Open-source software usage slowing down for fear of vulnerabilities, exposures, or risks

Anaconda released its annual 2022 State of Data Science report, revealing the widespread trends, opportunities, and perceived blockers facing the data science, machine learning (ML), and artificial intelligence (AI) industries. The global study targeted the open-source community through three cohorts of academics, industry professionals, and students.

open-source security concerns

While open-source software was created by and for developers, it is now an integral part of commercial software development and the backbone for continuous enterprise innovation. Of those surveyed, 20% identified open source’s speed of innovation and affordability as the most valued benefits of its usage.

When asked about the biggest threats to further innovation and advancement within the open-source community, respondents focused on several areas:

Concerns around open-source security are growing

Open-source security continues to be top of mind, given incidents that have troubled the industry over the last year, including the Log4j breach and the rise of protestware. As a result, 40% of professional respondents indicated that their organizations scaled back their open-source software usage in the past year due to concerns around security. Additionally, 31% of professionals stated that “security vulnerabilities” were the biggest challenge in the open-source community today.

While most organizations use open-source software, of the 8% of respondents whose organizations are not, 54% said the biggest reason is fear of potential vulnerabilities, exposures, or risks. This is a 13% increase from the 2021 report, reaffirming the escalated security awareness across the industry in 2022.

Talent shortages are distressing organizations

Organizations attempting to scale their data science efforts and accelerate technology advancements and adoption have had to weather the effects of talent shortage challenges. 90% of professional respondents indicated that their organizations are concerned about the potential impact of a talent shortage, with 64% saying they were most concerned about their organization’s ability to recruit and retain technical talent. 56% feel that insufficient talent or headcount in the data science area is one of the biggest barriers to the successful enterprise adoption of data science.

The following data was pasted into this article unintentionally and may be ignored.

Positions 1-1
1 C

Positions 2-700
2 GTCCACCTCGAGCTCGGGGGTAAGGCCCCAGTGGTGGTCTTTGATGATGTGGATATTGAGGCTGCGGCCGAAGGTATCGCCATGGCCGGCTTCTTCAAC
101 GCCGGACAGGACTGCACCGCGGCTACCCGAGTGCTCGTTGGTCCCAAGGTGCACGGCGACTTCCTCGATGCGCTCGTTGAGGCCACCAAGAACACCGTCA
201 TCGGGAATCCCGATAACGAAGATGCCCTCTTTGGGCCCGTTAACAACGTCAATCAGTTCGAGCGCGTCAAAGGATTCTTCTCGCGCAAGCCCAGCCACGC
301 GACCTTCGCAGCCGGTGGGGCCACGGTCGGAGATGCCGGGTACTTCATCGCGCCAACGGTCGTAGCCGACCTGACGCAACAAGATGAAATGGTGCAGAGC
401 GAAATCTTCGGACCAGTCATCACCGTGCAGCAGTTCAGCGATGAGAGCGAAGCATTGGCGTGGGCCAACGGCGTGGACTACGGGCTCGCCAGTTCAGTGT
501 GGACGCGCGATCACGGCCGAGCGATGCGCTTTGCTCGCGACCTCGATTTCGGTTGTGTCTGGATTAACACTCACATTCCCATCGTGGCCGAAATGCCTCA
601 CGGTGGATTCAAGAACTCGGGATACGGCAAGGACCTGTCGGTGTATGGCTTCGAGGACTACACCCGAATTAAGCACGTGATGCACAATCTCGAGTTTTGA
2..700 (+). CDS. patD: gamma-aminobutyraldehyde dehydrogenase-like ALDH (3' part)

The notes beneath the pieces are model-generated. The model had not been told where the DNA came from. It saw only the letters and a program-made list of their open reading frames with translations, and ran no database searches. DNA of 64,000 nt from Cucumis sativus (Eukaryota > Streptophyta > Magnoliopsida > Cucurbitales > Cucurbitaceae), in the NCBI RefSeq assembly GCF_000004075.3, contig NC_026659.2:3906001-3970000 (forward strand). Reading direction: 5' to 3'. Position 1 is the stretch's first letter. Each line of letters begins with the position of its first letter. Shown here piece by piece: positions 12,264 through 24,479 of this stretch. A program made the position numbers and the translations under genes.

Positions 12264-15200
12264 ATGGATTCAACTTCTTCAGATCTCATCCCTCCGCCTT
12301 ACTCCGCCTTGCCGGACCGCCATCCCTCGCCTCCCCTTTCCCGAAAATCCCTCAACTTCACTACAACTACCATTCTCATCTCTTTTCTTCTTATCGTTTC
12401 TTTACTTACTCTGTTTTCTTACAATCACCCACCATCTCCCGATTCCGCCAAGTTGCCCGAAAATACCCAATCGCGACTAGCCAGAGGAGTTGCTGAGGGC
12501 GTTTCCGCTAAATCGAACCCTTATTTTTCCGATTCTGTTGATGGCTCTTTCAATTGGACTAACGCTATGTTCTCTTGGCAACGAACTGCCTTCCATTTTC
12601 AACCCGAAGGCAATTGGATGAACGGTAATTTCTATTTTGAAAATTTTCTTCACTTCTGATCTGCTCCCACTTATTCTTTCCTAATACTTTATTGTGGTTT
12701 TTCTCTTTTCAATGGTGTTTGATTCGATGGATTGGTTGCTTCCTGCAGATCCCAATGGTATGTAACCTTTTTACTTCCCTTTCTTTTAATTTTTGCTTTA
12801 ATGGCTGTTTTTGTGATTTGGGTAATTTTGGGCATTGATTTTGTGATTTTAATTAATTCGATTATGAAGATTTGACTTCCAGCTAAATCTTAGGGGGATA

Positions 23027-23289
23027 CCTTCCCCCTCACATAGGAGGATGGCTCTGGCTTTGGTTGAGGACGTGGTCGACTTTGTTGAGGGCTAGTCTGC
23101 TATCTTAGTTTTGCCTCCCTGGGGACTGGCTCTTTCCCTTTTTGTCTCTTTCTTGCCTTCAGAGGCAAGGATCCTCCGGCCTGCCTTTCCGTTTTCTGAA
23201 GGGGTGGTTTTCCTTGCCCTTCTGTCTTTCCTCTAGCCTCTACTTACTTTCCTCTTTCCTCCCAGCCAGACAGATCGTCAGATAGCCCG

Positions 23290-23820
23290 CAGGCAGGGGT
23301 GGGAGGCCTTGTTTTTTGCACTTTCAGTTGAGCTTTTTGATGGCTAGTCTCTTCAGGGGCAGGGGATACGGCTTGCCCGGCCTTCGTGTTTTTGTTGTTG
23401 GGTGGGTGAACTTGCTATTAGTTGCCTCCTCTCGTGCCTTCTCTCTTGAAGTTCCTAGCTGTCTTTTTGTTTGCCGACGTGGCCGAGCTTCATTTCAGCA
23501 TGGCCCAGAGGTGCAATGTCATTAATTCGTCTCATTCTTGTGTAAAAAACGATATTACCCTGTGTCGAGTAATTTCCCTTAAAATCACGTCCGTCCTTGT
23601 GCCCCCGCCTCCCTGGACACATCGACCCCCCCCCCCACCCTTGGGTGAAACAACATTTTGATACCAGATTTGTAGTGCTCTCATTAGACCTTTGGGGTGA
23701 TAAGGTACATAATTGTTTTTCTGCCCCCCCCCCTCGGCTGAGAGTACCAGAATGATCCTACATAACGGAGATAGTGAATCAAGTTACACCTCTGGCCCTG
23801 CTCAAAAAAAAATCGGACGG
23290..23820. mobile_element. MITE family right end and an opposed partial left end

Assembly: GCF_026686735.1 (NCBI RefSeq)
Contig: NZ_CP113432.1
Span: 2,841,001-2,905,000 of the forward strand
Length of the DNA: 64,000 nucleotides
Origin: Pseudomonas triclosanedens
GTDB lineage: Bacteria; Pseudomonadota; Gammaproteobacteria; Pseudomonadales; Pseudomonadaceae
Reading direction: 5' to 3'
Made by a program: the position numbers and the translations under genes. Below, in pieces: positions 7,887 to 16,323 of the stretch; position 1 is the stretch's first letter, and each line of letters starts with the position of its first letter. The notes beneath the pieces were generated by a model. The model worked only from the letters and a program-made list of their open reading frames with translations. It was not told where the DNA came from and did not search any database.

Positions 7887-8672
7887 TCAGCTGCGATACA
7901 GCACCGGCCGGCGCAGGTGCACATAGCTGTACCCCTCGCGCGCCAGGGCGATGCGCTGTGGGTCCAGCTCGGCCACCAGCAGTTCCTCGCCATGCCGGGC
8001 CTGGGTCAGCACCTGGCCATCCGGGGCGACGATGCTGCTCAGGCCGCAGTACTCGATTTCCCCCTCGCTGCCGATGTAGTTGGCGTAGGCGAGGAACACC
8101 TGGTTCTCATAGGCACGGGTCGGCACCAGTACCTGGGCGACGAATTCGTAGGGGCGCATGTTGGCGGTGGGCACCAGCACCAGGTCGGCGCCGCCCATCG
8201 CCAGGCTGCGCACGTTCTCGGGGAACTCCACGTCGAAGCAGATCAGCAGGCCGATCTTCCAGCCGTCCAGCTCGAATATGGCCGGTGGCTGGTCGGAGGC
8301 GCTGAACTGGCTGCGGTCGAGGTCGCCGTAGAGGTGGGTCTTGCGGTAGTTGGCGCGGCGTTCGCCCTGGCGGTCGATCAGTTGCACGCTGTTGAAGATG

“With data scientists continually cited as one of the best careers in the U.S., the pool of talent is sure to catch up to the demand,” said Jessica Reeves, SVP of Operations at Anaconda. “Solutions proving successful to help close this gap include upskilling existing workforces and permitting stronger remote work options. Organizations should bolster the tools and resources available for continued learning, and academic institutions should fill in the skills gaps for students and turn them into strengths as they prepare to enter the workforce.”

Ethics, bias, and regulation need more attention—especially in education

Ethical challenges in AI, ML, and data gathering have never been more in the public consciousness, yet progress is still needed in the space. 75% of professional respondents feel the government should play a larger role in strengthening technological innovation and manufacturing, with 70% saying they would support more funding for STEM and tech-based schooling.

Contrastingly, only 19% of student respondents are currently learning ethics in AI/ML/data science lectures, and 32% of students rarely or never have been taught bias in AI/ML/data science classes. These findings highlight the need for educational institutions to adjust learning paths to reflect and prepare those entering the workforce and shaping the future of data science.

“It’s incredible what the community has achieved over the past decade alone. Many companies wouldn’t exist without the open-source foundations they’re built on today,” said Peter Wang, CEO of Anaconda. “But to tackle these challenges successfully and continue innovating the future enterprise, we must keep reinvesting in the open-source community and its infrastructure. I’m hopeful about where the industry’s priorities rest and the next generation of talent entering the workforce.”

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